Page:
Salambo discovering Ethiopia
As we learn to live with power cuts, we also struggle with notoriously bad communications. Ethiopia is known for that. Fixed line phones, mobiles and the internet do not function well. For instance, I can call out to Europe from our landline but for some obscure reasons I cannot receive phone calls. I can get international calls and text messages on my cell phone but I cannot reply to them. Internet connections via a mobile device are painfully slow, making life more complicated in the era of mass communication. I particularly suffer from it, as I am now experiencing the sense of isolation that comes with moving to a new place. Once the novelty of the first few weeks is over, and we realize that we are here to stay long-term, that strange feeling of dislocation kicks in. We are physically in a new location but not mentally. Our mind is sometimes in the place we’ve just left, at other times it is floating in outer space. We have lost our former reference points but we haven’t found new ones yet. So we just hang on to a daily routine, not to feel completely lost. That’s what makes moving to a foreign country difficult, and exciting at the same time. We have to re-create our lives and re-examine who we are and how we think. The process of absorbing a new culture and adjusting to the new reality, takes time.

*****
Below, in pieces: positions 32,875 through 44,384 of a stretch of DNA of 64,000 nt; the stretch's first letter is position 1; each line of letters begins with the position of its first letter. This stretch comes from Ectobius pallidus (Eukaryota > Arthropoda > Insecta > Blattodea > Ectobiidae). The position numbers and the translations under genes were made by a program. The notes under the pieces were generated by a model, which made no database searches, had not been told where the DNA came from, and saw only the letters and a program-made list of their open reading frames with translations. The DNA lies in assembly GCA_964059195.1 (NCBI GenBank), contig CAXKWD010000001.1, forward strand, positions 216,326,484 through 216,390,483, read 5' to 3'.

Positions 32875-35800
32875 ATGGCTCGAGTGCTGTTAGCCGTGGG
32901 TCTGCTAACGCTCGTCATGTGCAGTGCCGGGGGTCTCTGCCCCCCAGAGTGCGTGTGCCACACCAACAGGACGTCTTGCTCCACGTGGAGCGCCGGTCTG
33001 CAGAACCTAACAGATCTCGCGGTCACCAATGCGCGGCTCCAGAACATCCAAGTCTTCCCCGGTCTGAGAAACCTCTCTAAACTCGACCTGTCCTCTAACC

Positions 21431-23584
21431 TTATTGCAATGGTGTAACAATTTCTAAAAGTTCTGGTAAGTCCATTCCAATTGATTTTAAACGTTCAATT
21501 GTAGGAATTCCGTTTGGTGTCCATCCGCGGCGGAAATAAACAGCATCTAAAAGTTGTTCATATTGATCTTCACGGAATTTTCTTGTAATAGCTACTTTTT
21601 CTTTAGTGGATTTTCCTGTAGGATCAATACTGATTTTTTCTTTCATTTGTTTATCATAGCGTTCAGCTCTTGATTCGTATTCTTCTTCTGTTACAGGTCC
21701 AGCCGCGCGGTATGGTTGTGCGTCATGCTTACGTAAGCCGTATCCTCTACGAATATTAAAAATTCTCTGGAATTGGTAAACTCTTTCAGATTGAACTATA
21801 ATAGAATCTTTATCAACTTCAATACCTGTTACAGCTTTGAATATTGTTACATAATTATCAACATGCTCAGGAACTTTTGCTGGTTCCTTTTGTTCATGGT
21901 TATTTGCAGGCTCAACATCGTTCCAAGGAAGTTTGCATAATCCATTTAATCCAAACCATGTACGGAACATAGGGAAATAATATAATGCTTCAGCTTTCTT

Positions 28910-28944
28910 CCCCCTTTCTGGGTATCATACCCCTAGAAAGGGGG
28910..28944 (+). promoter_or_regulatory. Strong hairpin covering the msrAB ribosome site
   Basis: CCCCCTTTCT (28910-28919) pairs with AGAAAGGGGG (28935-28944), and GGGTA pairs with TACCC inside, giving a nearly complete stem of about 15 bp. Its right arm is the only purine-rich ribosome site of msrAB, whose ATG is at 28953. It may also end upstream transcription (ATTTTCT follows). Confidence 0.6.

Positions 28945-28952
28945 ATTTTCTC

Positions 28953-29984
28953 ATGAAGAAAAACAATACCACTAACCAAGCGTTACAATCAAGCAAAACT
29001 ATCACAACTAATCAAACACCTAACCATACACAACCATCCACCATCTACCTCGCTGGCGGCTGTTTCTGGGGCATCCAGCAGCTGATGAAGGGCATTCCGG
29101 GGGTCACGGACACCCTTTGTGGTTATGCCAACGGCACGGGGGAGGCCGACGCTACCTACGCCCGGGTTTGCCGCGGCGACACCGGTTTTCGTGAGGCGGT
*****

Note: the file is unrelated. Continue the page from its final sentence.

And now that the novelty of eating out has worn off, I start missing things, food in particular. Strangely, everything international here seems to taste the same, whether it is beef fajitas, fillet steak or stir-fry noodles. The food we eat is not very varied, mainly because we have to reinvent the way we cook. We need to adjust to the produce we find here, and that takes time and imagination. I miss cheese, fresh mozzarella, cured ham, seasonal salads, juicy mandarins, good quality dark chocolate, red wine, and fresh fish. Most of the meat, poultry and fish are sold frozen in supermarkets. I see many butchers in small stalls by the side of the road, with carcasses hanging over the counter, but I don’t feel comfortable buying meat there, partly because of prejudice and partly because I wouldn’t know which one to go to. Meat is very much part of the culinary culture of Ethiopia, where it is eaten raw and very spicy. We find mainly beef, veal, and goat meat, which I was told is very healthy, but I have no idea how to cook it! The meat I have bought so far has been very chewy, so I must be doing something wrong when buying or cooking it! That’s my own personal experience; it doesn’t take away the fact that Ethiopia has a strong food culture, to which our system and tastebuds need to adapt. I was told that it takes about a year to be able to eat anything we want here. So far, I haven’t tried many local dishes, apart from the staple injera, the slightly acidic spongy pancake bread, eaten with meat, and that was strange enough as a taste. I need to prepare myself for a full meal of raw meat and hot spices. In the meantime, I have adjusted very well to the coffee ceremony, which I enjoy several times a day!
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